pathosis

pa·tho·sis

(pă-thō'sis),
Rarely used term for a state of disease, diseased condition, or disease entity.
[patho- + G. -osis, condition]

pathosis

A nonspecific term for any disease “state”; this term is used neither in the primary literature nor in the working medical parlance.

pa·tho·sis

(pă-thō'sis)
Rarely used term for a state of disease, diseased condition, or disease entity.
[patho- + G. -osis, condition]
References in periodicals archive ?
Participants were eligible for inclusion if they met the following criteria: a) teeth with deep caries lesions and associated interradicular and/or periapical radiolucencies; b) caries-affected teeth with abnormal mobility due to periapical pathosis, but not associated with normal exfoliation; c) history of spontaneous pain; d) teeth presenting with intra-oral swelling or draining sinus tract; e) continuous bleeding after amputation of coronal pulp tissue; and f) teeth with external physiological or pathological resorption involving less than one third of the root length.
The risk factors for alveolar bone loss include caries, food impaction, pulp pathosis, calculus formation and periodontal status.
Radiographic assessment of impacted teeth and associated pathosis prevalence.
External resorption from pulp necrosis and periradicular pathosis III.
And the cop with nine lives The Rao Anwar episode underlines the pathosis that has overtaken the police force in Pakistan, particularly in Sindh and Punjab.
The specific endodontic applications of CBCT include the diagnosis of pathosis from endodontic and nonendodontic origins, assessment of root canal morphology, evaluation of root and alveolar fractures, analysis of internal and external root resorption, and presurgical planning in root-end surgeries.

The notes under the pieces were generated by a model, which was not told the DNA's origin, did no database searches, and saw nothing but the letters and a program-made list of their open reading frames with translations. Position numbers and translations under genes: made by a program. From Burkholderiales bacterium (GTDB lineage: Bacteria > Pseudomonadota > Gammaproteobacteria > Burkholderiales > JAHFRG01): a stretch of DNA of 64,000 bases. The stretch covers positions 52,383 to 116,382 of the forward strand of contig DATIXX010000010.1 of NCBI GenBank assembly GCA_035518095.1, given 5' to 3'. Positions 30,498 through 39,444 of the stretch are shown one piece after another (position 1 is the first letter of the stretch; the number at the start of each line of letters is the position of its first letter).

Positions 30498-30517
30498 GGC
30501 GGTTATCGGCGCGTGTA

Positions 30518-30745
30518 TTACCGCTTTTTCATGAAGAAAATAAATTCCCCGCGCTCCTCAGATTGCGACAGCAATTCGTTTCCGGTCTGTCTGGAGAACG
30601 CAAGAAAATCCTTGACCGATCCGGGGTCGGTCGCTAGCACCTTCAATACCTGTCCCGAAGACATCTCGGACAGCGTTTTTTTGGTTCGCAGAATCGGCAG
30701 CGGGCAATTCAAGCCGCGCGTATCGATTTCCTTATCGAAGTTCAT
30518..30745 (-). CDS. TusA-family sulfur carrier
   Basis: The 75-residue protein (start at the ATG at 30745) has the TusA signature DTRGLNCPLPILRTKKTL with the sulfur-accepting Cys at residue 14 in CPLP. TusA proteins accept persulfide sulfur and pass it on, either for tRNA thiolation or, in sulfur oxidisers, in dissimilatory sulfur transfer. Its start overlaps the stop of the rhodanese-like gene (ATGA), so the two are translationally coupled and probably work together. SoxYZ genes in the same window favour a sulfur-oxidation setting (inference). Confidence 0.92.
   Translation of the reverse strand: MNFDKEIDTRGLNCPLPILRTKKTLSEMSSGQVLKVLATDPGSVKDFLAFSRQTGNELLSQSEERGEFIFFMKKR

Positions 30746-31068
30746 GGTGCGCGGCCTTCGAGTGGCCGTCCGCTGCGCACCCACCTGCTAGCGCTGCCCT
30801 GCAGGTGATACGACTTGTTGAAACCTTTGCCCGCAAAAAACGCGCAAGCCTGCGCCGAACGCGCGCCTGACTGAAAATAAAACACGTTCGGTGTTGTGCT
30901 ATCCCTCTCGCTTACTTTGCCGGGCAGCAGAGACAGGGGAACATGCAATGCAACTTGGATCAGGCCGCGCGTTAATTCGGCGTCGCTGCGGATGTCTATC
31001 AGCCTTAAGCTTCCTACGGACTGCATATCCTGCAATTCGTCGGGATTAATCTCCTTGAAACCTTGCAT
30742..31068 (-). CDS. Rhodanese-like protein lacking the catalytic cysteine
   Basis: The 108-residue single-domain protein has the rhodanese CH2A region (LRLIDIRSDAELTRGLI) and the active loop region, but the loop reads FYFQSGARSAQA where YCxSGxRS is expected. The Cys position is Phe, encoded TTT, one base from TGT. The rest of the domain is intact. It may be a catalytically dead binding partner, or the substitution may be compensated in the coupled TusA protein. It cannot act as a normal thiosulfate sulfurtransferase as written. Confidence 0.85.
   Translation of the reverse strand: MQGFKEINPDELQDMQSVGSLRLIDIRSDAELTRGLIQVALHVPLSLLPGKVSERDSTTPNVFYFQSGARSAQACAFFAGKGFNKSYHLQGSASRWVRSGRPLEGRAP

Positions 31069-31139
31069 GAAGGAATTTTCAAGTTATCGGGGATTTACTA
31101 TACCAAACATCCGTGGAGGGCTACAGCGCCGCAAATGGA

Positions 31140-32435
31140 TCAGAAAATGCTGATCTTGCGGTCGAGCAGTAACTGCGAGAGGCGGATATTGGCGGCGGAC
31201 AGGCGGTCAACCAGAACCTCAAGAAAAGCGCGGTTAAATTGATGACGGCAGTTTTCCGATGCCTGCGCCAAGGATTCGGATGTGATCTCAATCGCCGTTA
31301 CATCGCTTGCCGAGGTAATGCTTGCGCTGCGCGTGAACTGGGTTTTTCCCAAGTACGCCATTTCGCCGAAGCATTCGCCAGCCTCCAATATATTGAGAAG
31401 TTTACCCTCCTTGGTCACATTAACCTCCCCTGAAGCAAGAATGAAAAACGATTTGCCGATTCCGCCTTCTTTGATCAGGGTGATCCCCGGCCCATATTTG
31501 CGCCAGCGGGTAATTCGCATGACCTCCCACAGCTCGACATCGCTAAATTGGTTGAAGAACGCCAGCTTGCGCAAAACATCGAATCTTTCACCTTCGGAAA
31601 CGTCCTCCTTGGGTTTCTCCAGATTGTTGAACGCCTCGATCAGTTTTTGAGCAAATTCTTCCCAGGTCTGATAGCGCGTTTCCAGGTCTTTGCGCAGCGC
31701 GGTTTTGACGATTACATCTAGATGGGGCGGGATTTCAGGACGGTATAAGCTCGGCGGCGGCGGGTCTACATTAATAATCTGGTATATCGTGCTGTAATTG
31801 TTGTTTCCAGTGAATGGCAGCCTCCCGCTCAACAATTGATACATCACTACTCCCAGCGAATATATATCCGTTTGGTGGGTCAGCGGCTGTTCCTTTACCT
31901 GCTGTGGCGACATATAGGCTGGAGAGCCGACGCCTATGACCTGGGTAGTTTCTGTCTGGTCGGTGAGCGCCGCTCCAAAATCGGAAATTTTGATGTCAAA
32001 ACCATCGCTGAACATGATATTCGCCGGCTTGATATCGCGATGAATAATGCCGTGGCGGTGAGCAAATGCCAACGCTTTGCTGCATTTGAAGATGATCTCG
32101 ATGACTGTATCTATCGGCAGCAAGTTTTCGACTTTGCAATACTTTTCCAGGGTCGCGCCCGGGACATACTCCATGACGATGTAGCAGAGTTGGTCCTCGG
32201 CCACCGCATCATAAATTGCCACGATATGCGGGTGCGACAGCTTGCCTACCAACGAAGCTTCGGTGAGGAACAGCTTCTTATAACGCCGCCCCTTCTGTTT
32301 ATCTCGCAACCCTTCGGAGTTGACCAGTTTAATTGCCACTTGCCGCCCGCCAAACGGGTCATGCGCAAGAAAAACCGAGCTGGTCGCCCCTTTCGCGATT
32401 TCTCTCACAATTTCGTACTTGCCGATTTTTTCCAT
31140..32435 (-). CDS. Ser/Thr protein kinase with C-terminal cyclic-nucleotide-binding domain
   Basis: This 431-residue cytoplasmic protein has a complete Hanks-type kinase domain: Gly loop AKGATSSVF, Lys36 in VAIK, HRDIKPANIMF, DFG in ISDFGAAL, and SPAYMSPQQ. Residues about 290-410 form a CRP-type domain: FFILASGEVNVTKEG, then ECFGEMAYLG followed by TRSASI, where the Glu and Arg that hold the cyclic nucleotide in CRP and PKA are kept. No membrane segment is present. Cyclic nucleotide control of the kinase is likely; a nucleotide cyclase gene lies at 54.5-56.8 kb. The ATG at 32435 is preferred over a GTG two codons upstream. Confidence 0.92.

Immediate dentures are contraindicated for patients with acute periapical or periodontal pathosis.
(x) Unexplained bifurcation bone loss: furcation bone loss may occur in molars with root fracture, in the absence of apical pathosis or over a periodontal disease and without any apparent reason like root perforation.
Clinicians should know about this disease entity to make accurate diagnosis for the improved treatment outcome of teeth showing periapical pathosis. The presence of cemental tears might be considered when endodontic treatment of the affected tooth fails to heal sinus tracts or in the presence of localized periodontal defects.
The question of whether the world is at risk of the "Japan disease" mirrors the difficulties that an infectious disease specialist would have in identifying a pathosis that should have devastated any other patient years, if not decades, ago.
The diagnosis was verified by the absence of radiographic evidence of periapical pathosis. Endodontic treatment was indicated for these patients, and confirmation of compliance with the inclusion criteria was assessed.
Thus, it provides the clinician with great detail and much information and proving the presence of any previously undiagnosed pathosis or any odontogenic aetiology of pain.